3 Tips for Aligning Cultures

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A Physical Therapist helping a patient adapt

Last month, my classmates and I found that most of the hospitalized patients we cared for could really use the skills of a Physical Therapist (PT). Physical therapy was the only way some of our patients were going to fully heal and return to their past lives. A smart classmate recognized, however, that she was having problems reaching our team of therapists in time to efficiently impact her patient’s health. It was sometimes frustrating to delay a patient’s care or discharge because we couldn’t talk to PT right away. We would type in a consult but it might be a day or two before we got a response?

We learned that if the consult was placed as “stat” or right away, they would send it back to us and ask that we say “routine” instead. That caught my attention. Here is an opportunity to improve care by improving teamwork between two different groups of professionals!

F-15E and F-16 at the tanker

An F-15E and F-16 getting gas over Afghanistan

In 2007 I deployed to Baghdad as a junior officer in charge of team of 16 airmen. We were the vital link between the soldiers on the ground and all of the air and space assets in the skies above. Known as Tactical Air Control Party (TACP); our team directed thousands of hours of surveillance and improvised explosive searches from drones and F-18s. We controlled the strafing attacks of F-16s on insurgents trying to hurt our soldiers. We were a very small team spread out through the city amongst more than 3,000 soldiers. It was challenging to align our cultures in order to accomplish the mission.

PTs go through different training and have a different culture than physicians. We all have the same goal of improving the health of our patients but we may see the problem differently and take different approaches. The same was true of my airmen living with the Army. We were both military and committed to achieving our mission in Iraq but we had different cultures, methods and values.

My TACP were able to do a much better job for our Army customers when the soldiers realized the following three ideas. I hope these might also help the physician trying to coordinate for help from a PT:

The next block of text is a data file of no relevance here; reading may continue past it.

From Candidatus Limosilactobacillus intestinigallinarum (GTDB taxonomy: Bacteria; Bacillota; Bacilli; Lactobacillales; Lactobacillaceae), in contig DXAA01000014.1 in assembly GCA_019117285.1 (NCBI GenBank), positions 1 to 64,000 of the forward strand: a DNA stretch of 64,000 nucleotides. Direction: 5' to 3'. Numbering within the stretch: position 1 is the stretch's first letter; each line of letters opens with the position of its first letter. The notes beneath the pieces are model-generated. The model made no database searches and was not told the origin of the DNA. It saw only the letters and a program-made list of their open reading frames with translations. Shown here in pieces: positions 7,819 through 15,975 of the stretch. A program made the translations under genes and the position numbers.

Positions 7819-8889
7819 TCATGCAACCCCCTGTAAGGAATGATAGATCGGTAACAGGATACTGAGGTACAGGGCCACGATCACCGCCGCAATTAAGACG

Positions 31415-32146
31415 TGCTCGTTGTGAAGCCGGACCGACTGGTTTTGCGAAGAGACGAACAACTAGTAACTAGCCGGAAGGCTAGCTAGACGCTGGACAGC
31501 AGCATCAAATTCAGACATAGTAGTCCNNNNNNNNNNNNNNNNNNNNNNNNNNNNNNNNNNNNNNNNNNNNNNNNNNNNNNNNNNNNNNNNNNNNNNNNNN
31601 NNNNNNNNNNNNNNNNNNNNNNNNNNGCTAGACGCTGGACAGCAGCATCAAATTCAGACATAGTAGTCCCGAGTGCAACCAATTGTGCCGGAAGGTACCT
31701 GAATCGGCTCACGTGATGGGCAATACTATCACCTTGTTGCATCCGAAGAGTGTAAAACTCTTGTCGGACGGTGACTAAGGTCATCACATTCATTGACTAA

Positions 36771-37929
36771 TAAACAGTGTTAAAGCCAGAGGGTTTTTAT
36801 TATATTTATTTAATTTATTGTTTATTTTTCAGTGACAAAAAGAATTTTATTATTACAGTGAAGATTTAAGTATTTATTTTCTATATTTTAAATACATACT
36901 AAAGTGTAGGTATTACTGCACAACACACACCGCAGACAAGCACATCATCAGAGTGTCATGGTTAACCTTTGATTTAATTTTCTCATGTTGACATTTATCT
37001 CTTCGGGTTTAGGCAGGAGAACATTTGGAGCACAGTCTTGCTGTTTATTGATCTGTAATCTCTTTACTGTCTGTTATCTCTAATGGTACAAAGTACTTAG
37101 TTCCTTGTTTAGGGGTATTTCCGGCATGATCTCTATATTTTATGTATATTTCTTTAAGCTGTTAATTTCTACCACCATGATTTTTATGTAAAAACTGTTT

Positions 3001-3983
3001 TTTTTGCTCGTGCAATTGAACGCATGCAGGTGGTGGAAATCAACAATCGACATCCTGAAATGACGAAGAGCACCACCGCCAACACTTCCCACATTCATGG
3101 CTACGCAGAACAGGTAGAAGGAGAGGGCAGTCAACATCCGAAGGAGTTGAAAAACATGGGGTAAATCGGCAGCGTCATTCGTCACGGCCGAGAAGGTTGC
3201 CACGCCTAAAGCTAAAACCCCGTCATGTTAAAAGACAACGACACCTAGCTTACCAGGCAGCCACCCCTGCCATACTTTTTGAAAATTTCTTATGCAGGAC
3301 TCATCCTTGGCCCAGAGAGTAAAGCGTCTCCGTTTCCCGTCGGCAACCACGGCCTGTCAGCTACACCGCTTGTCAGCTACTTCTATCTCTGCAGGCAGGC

1. Ask for an effect or explain what you want to achieve but don’t tell them what to do. The PT is an expert in reducing pain and improving mobility. It is foolish for me to tell them to walk my stroke victim patient around a couple of times a day. I don’t know what they know! By trying to direct their actions I may be seen as a jerk and I lose the benefit of their creativity and experience. Instead, I can quickly explain that my patient is recovering from a stroke and I hope to get him back to his garden and daily walks as quickly as possibly; please help. Framed in this manner, PT had our patient walking laps around the hospital floor in less than a week!
  1. They are a limited resource so try to focus their efforts on problems they are best trained for. Another gentleman was withdrawing from heavy alcohol abuse and needed a long stay in our intensive care unit. He finally improved but still seemed to have permanent disabilities and we weren’t sure if he could safely get around on his own. We talked about having PT work with him but then my supervisor just asked the patient if he could safely walk. The dude jumped out of bed and jogged with his cane across the room and back. Our hospital only had five PTs on staff. Clearly this guy could move and we were able to leave them to concentrate on our stroke victim instead.
  1. They are “enablers” but they don’t work for us, they work with us. Physical Therapy is another asset that we can call upon to help enable our care plans. They assist and are often our best solution for tuning up a patient. None of us, however, signed their paycheck. Believing that the PTs work for us, or that they should do what we tell them to, fosters a hierarchal and frustrating atmosphere. It can quickly lead to an us-against-them mentality. They are highly trained professionals that are working hard for our patients. A culture of teamwork and mutual respect is always better.
Chillin on the roof

Watching out from a roof in Baghdad

Our healthcare system is incredibly complex. We now have experts and specialists that can and should be leveraged to keep our communities healthy. We can’t afford a culture of animosity or us-against-them. I saw in Baghdad that getting two cultures to align required leadership on both sides to establish trust and clear roles. It needed regular education for both teams and it required respect and compromise. As physicians, we need to use these same tools to build a culture of teamwork with other providers so we can attack health problems as a bigger and better force.

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